/ GOOD PRACTICE

Immutable data structures in Java

Before being software developers, we are people - and thus creatures of habits. It’s hard for someone to change one’s own habits, it’s harder for someone to change someone else’s habits - and for some of us, it’s even harder.

This, week, during a code review, I stumbled upon this kind of structure:

public class MyStructure {

    private String myProp1;
    private String myProp2;
    // A bunch of other String properties

    public MyStructure(String myProp1, String myProp2 /* All other properties here */) {
        this.myProp1 = myProp1;
        this.myProp2 = myProp2;
        // All other properties set there
    }

    public String getMyProp1() { ... }
    public String getMyProp2() { ... }
    // All other getters

    public void setMyProp1(String myProp1) { ... }
    public void setMyProp2(String myProp2) { ... }
    // All other setters
}

Note: it seems like a JavaBean, but it’s not because there’s no no-argument constructor.

Looking at the code, I see that setters are never used in our code, making it a nice use-case for an immutable data structure - and saving a good number of lines of code:

public class MyStructure {

    private final String myProp1;
    private final String myProp2;
    // A bunch of other String properties

    public MyStructure(String myProp1, String myProp2 /* All other properties here */) {
        this.myProp1 = myProp1;
        this.myProp2 = myProp2;
        // All other properties set there
    }

    public String getMyProp1() { ... }
    public String getMyProp2() { ... }
    // All other getters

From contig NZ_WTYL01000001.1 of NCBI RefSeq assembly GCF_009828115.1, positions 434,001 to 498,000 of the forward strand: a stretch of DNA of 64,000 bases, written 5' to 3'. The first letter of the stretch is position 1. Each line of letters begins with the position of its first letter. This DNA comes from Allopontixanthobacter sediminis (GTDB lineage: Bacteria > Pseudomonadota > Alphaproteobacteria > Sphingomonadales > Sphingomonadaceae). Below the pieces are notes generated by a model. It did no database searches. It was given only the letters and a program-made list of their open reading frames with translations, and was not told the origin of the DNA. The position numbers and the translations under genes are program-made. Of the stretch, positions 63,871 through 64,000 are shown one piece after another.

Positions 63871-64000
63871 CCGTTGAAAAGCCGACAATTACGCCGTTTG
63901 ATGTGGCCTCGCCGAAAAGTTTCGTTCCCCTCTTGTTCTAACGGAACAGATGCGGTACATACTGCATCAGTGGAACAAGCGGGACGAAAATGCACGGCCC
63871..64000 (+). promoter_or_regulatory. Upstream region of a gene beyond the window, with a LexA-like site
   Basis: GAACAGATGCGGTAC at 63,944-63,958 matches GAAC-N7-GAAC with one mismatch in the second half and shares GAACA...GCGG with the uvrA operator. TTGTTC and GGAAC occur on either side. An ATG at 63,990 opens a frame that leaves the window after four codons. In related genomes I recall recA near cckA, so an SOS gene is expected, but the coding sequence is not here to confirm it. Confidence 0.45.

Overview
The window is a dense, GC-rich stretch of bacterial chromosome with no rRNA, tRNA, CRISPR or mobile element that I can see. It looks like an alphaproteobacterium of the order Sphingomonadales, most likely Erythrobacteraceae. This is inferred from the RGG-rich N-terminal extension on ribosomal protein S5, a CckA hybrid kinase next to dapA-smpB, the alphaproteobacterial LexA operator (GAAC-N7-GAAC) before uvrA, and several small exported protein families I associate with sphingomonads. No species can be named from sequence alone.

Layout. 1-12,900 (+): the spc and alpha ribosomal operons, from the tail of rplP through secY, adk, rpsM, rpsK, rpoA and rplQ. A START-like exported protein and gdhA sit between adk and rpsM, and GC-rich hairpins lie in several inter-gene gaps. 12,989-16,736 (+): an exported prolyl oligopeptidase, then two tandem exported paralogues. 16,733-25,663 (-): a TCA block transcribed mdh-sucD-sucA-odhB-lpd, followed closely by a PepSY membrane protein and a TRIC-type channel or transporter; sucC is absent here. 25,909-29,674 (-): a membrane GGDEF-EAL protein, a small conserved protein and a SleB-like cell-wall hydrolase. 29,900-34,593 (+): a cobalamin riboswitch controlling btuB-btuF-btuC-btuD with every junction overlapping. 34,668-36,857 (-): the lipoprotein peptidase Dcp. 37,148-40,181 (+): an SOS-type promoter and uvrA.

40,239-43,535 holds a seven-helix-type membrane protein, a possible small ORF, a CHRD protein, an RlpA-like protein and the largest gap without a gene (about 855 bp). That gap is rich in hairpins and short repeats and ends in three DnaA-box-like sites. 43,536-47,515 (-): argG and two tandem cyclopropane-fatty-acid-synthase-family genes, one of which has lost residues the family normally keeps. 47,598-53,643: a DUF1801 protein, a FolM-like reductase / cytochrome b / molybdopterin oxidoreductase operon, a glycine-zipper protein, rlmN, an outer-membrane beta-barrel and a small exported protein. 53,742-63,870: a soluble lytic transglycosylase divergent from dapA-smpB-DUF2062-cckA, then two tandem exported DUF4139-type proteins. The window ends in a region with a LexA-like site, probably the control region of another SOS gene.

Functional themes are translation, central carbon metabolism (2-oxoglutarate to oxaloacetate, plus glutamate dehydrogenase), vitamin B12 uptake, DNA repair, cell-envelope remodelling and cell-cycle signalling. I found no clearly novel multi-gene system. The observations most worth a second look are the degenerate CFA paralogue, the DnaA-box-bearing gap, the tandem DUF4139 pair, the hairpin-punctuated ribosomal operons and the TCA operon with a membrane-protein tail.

}

At this point, one realizes String are themselves immutable, which leads to the second proposal, which again save more lines of code:

public class MyStructure {

    public final String myProp1;
    public final String myProp2;
    // A bunch of other String properties

    public MyStructure(String myProp1, String myProp2 /* All other properties here */) {
        this.myProp1 = myProp1;
        this.myProp2 = myProp2;
        // All other properties set there
    }
}

Given that attributes are final and that Java String are immutable, the class still safe against unwanted changes. Note that it works only because String are immutable by definition in Java. With a Date property, it wouldn’t work as Date are mutable.

The same can be done with stateless services, with embedded services that needs to be accessed from children classes. There’s no need to have a getter:

public class MyService {

    // Can be accessed from children classes
    protected final EmbeddedService anotherService;

    public MyService(EmbeddedService anotherService) {
        this.anotherService = anotherService;
    }
}

Note this approach is 100% compatible with for Dependency Injection, either Spring or CDI.

Now, you cannot imagine the amount of back and forth comments this simple review caused. Why? Because even if that makes sense from a coding point of view, it’s completely different from what we usually do.

In that case, laziness and IDEs don’t serve us well. The latter make it too easy to create accessors. I’m pretty sure if we had to code getters and setters by hand, the above proposals would be more in favor.

This post could easily have been titled "Don’t let habits get the best of you". The lesson here is to regularly challenge how you code, even for simple easy stuff. There might be better alternatives after all.

Nicolas Fränkel

Nicolas Fränkel

Nicolas Fränkel is a Developer Advocate with 15+ years experience consulting for many different customers, in a wide range of contexts (such as telecoms, banking, insurances, large retail and public sector). Usually working on Java/Java EE and Spring technologies, but with focused interests like Rich Internet Applications, Testing, CI/CD and DevOps. Currently working for Hazelcast. Also double as a teacher in universities and higher education schools, a trainer and triples as a book author.

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